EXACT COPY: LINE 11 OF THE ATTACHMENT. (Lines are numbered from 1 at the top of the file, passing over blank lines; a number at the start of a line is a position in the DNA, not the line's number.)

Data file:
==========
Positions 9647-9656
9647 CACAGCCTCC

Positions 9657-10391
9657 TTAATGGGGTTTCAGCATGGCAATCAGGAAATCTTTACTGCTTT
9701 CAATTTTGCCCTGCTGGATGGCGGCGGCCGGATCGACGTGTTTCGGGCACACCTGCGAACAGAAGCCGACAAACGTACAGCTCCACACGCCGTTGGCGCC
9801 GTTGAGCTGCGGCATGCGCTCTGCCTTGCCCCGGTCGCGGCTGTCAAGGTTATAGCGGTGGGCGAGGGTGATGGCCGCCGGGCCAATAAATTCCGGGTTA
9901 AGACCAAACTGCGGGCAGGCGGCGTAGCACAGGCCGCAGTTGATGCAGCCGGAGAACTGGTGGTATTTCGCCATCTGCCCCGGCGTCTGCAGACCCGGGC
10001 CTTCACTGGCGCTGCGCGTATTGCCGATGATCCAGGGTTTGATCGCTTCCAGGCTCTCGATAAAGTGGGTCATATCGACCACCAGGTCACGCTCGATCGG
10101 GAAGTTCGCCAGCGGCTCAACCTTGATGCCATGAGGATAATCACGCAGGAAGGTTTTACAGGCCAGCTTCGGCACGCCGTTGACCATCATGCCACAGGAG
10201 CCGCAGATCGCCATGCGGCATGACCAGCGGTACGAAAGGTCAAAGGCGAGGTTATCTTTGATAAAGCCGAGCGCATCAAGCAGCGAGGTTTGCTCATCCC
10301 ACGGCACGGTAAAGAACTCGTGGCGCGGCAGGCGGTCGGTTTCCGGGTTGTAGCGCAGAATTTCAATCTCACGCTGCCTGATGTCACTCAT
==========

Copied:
10301 ACGGCACGGTAAAGAACTCGTGGCGCGGCAGGCGGTCGGTTTCCGGGTTGTAGCGCAGAATTTCAATCTCACGCTGCCTGATGTCACTCAT